The soaring cost of services is driven by a number of factors…
The soaring cost of services is driven by a number of factors.
What will the future bring: fire (inflation) or ice (deflation)? The short answer: both, but in very different doses. Goods that are tradeable and exposed to technologically driven commodification will decline in price (deflation) while untradeableservices that are difficult to commoditize will increase in price (inflation), generating a self-reinforcing feedback loop of wage-price inflation.
Gordon Long and I discuss these trends in our latest program The Supply-Demand Services Problem (YouTube).
The big difference between goods that drop in price (TVs, etc.) and services that are exploding higher (healthcare, childcare, elderly care, higher education, local taxes and fees, etc.) is the relative size each occupies in the household budget: a new TV is a couple hundred bucks and a once-every-few-years purchase, while all the services cost thousands of dollars annually– or even tens of thousands of dollars.
A new TV or electronic gew-gaw is signal noise in the household budget while services consume the most of what’s left after paying for housing and transport.
A 10% decline in the cost of a new TV is $25, while a 10% increase in annual tuition and college fees is $2,500. Add in thousands more for childcare, elderly care, local taxes and fees and healthcare, and the deflationary impact of tradeable goods is trivial compared to the increases in untradeable services.
Not all goods are declining in sticker price. vehicles are rising sharply in price, a fact that’s erased by hedonic adjustments in official inflation (the new car is supposedly so much better than the previous model that the “price” actually declines-heh).
Then there’s the inexorable shrinkage of quantity and quality. The package that once held 16 ounces now contains 13.4 ounces, and the appliance that once lasted for years now lasts a few months as the quality of components is reduced.
The soaring cost of services is driven by a number of factors:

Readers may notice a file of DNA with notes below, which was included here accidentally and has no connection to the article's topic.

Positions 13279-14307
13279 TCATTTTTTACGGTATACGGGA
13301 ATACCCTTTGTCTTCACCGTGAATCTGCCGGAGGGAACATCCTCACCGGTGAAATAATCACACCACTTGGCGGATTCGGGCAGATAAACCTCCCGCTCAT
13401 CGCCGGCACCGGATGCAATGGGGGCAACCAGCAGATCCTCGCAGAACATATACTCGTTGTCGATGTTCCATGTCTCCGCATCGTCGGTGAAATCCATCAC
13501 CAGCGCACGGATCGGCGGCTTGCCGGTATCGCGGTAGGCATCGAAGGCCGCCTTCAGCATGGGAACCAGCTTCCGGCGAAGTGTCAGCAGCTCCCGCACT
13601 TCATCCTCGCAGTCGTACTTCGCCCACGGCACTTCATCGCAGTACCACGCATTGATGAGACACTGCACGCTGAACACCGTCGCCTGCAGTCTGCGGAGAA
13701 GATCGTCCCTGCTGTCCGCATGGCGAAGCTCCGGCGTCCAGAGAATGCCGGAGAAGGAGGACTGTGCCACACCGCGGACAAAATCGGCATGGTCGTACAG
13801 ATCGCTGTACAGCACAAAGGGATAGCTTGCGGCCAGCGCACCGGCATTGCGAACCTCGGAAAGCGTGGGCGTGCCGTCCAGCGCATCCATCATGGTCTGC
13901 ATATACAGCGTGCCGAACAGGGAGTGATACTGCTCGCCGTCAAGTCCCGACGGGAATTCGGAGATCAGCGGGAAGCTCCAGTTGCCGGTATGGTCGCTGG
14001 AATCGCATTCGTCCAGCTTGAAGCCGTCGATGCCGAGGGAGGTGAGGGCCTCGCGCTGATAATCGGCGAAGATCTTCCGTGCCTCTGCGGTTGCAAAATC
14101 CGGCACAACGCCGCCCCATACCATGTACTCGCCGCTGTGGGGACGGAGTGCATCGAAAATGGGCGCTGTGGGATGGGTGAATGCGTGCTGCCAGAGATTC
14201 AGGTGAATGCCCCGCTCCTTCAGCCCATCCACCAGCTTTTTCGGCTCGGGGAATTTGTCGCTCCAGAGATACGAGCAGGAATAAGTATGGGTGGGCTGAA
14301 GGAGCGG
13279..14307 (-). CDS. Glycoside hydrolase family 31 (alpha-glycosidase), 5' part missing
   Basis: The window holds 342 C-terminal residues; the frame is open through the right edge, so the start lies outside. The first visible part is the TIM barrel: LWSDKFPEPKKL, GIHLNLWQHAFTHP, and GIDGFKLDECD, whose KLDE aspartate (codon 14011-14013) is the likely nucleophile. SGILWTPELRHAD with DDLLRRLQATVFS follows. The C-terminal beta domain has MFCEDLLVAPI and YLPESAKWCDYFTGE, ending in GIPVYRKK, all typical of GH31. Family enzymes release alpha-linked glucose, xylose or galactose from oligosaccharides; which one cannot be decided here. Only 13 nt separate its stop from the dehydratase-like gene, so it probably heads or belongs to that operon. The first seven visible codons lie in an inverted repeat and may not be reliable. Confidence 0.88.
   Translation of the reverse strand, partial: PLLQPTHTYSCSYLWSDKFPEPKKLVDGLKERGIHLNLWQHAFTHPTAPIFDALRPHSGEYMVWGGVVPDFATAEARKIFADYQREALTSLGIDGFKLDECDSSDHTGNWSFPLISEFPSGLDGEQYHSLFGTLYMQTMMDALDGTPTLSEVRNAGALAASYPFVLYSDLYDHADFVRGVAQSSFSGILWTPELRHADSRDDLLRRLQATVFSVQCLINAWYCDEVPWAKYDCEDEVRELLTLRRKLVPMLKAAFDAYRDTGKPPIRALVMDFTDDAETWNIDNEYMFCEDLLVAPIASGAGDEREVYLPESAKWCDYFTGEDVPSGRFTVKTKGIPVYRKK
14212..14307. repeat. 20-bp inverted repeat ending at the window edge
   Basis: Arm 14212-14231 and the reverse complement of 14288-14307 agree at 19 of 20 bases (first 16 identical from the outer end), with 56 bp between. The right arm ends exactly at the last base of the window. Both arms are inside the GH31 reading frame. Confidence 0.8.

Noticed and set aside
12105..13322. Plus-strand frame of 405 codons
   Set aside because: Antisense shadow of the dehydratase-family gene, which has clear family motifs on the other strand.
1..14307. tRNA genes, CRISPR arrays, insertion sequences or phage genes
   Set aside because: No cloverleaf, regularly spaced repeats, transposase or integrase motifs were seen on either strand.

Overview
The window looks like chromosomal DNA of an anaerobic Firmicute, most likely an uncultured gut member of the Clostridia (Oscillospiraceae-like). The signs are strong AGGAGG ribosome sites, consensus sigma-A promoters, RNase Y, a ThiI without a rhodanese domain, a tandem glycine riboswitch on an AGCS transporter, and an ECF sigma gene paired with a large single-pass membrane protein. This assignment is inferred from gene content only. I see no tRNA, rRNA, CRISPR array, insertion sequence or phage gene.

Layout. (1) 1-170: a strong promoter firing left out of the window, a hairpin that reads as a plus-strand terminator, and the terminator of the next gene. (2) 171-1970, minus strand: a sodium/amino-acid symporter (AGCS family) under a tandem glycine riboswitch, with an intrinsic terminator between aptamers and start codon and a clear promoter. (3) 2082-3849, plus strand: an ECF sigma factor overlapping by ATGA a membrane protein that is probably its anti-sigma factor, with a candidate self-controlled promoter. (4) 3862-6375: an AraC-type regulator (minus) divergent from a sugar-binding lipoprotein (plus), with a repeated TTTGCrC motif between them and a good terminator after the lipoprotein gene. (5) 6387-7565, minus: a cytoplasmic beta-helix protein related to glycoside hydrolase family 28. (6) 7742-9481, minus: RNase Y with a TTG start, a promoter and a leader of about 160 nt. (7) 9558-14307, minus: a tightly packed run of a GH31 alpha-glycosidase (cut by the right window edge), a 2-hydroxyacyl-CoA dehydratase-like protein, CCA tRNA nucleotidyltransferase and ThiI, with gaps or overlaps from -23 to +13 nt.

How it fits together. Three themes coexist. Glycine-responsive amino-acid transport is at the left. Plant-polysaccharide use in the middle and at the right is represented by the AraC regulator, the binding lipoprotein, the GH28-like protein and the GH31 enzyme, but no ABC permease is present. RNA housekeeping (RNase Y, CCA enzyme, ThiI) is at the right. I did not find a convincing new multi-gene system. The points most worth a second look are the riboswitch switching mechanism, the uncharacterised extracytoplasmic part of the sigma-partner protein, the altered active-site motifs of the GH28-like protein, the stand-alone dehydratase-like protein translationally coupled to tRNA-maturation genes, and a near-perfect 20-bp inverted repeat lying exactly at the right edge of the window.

1. The cost of staying in business is rising: wages are going up, overhead is going up, rent is going up, regulatory burdens are increasing, compliance costs more and local taxes, fees and licensing are skyrocketing.
This drives the costs of local small services ever higher: childcare, haircuts, elderly care, educational enrichment programs, and so on.
2. Competition that would suppress price increases has been destroyed by cartels and monopolies and regulatory capture. Big Pharma has eliminated foreign competition, higher education is a rapacious cartel, healthcare is nothing more than a collection of cartels, Internet and telephony providers are either local monopolies or cartels, and so on.
3. In the endless quest for higher quarterly profits, Corporate America has stripped out on-the-job education, preferring to poach high-value workers from competitors rather than invest in in-house training. This has reduced the pool of workers with up-to-date real-world skills, as a college diploma even in the sciences doesn’t translate to marketable skills.
This dynamic pushes wages higher via poaching while reducing the supply of qualified workers.
4. Service-sector infrastructure is often obsolete, kludgy and costly. Insiders are loathe to invest in technologies that might reduce headcount, and even when funds are made available the integration of legacy systems often yields extremely poor results.
5. The cartel-monopoly structure of service sectors has inhibited the spread of cost-cutting technologies; online education that leads to a diploma should be nearly free and universally accessible, (see my book The Nearly Free University), but instead the higher education cartel continues to exact its pound of flesh for a diploma, a scrap of paper with rapidly diminishing returns in an economy over-supplied with college graduates and workers with advanced degrees.
6. The demands on workers’ time and energy continually increases, leaving many unable to provide the services that were once performed in the home–childcare, elderly care, food prepared at home, and so on.
7. The cultural focus on academic achievement and entertainment has stripped away basic skills that were once common, forcing households to pay for pricey services: changing the oil in a car, basic plumbing and home repairs, etc. are now uncommon skills.
8. These social and demographic trends are reducing the supply of service expertise: small business owners (Baby Boomers) are retiring and the skills of starting and operating a service business in a costly regulatory thicket are not being taught or nurtured.
As a result, there is a widening gap between demand and supply of essential services. This asymmetry is not easily remedied and as a result it will generate self-reinforcing inflation that the economy is ill-prepared to pay.
There is much more in our program:
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